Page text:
Mamas, make sure your girl babies grow up to be biathlon athletes.
It may be a cold sport. It may be a noisy sport. It could even be a dangerous pursuit, what with guns and all.
But it’s pretty darn easy getting to the world championships. For Caitlin Compton, of Minneapolis, it might just be a hop, ski and a couple rifle-range trips to a Winter Olympics, too.
Now that’s a rapid rise
Compton’s trajectory from cross country skier to member of the U.S. World Championship biathlon team has extended for, oh, about … eight weeks. Yep, on Dec. 8, Compton competed in her first-ever biathlon race. She’d dabbled in shooting for a couple of years. And she’d been a very good, national-level cross country skier for a decade.
But 60 days ago, she was less than a rookie. Saturday in Ostersund, Sweden, Compton will race in the fifth race of her career, and it will be the women’s 7.5-kilometer world championship. (See the update at the end of the story to see how she did.)
“This is the fast track,” she said.
Biathlon is the winter sport in which athletes cross-country ski and stop — occasionally — to shoot at a rifle range. It’s an old military event. The key: skiing fast but having control so one’s body is calm enough to shoot accurately. The real key: incredible fitness.
Compton, 27, was in her hotel room today, speaking with MinnPost via Skype and Ichat, telling a remarkable biathlon tale.
Part One: She’s a fine skier — she won the recent 5K in the U.S. national cross country championships — and has been on the U.S. world cross country team. That’s her strength.
Part Two: the health of women’s biathlon in the United States is extremely poor. Turnover is as common as the sniffles. Right now, a woman who admits that in recent races, “I didn’t know what I was doing,” is among the top five biathletes in the nation. In her estimation, there can’t be more than 10 women in the United States competing at a high level in the sport. Ten.
That’s a programmatic problem, but she’ll take what she can get.
She grew up in New York City, where guns are more common than skis. Moved to Vermont. Took up cross country skiing as a teenager, Got good, real good. Won the Junior Olympic title in the 10-kilometer race in 1999. Was a top-20 NCAA skier at Northern Michigan University.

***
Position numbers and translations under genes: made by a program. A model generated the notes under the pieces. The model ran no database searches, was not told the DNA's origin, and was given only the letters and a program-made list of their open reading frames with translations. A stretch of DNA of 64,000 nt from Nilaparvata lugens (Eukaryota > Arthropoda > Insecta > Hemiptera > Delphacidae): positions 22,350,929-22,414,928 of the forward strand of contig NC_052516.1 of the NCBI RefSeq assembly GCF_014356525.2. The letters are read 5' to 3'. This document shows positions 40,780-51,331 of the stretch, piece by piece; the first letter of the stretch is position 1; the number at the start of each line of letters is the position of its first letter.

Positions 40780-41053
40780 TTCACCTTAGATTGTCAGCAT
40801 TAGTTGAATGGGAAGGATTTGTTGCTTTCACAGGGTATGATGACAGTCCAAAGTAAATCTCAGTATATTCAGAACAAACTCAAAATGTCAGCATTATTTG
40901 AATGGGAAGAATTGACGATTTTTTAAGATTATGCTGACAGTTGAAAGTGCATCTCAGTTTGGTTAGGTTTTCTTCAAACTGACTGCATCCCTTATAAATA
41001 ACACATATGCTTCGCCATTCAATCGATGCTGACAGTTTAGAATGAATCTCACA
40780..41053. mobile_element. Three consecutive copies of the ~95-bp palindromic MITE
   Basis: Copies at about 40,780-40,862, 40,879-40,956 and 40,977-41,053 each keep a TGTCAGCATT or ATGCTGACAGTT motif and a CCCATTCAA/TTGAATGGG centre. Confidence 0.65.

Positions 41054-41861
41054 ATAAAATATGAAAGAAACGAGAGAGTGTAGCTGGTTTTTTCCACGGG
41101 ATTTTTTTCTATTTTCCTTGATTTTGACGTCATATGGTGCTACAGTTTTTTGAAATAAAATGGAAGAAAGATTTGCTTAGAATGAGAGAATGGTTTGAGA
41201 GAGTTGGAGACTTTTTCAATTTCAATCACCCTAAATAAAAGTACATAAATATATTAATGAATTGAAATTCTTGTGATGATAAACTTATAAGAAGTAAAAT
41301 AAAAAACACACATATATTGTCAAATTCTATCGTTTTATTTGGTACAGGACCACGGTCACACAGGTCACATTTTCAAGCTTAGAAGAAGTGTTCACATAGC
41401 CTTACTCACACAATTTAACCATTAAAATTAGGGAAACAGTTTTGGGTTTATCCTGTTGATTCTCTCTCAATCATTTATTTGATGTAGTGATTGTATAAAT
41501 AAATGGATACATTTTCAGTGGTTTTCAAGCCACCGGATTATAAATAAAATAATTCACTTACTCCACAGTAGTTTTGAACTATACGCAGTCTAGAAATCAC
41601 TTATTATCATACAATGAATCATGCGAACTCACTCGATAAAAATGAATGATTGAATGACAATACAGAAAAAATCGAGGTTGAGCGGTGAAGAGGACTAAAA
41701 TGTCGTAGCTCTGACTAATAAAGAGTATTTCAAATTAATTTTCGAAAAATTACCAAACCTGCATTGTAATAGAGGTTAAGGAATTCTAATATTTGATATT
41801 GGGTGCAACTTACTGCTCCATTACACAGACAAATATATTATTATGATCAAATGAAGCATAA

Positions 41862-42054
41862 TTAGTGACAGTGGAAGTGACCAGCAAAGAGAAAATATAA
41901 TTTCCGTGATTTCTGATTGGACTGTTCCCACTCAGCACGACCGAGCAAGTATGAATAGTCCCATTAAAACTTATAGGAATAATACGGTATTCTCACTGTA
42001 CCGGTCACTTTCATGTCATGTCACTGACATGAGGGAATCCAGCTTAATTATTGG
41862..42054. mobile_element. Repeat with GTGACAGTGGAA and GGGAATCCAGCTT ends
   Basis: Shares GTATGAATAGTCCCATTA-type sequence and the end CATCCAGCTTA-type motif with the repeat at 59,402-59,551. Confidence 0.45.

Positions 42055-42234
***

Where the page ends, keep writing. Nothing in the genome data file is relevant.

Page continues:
In 2004, her mother, Susan Aylesworth, was diagnosed with ovarian cancer. Aylesworth lives in Minneapolis. Caitlin, who had just graduated from college, moved to the Twin Cities to help her mom. She worked with local ski and biathlon guru/trainer Piotr Bednarski. During some summer training, he introduced her to the rifle. First time she ever fired one was in 2005.
Then, in May 2007, she decided to give biathlon a shot, so to speak. Once the snow fell, she did OK in various preparatory races, and the U.S. national team took her along to Sweden for the world championships, which begin Saturday.
Biathlon race preparations complex
Getting ready for a biathlon race is a whole lot more complex than for a plain old cross country race. In the latter, a skier checks her equipment and makes sure her race bib is on properly.
In biathlon, “That multiples by about 50 for me.” Rifles have to be marked. Clips loaded. Firing pins checked. “There are so many things going on, it’s like when the race starts, I can finally relax,” Compton said. “Just ski and pull the trigger.”
This isn’t a lark. Her goal is the 2010 Winter Olympics in Vancouver and even has the 2014 Winter Games in Sochi, Russia, in her site.
“I’m also planning on going back to graduate school,” Compton said, “just in case I end up shooting myself in the foot.”
That’s more than a rookie mistake. That’s an occupational hazard.
UPDATE: Compton finished 70th of 98 competitors in the race Saturday. She missed five of her 10 shots. Still, she told the U.S. Biathlon Association website she was happy with her experience, especially because 11,000 fans had lined the the course in Ostersund. She vowed to carry on to Vancouver in two years.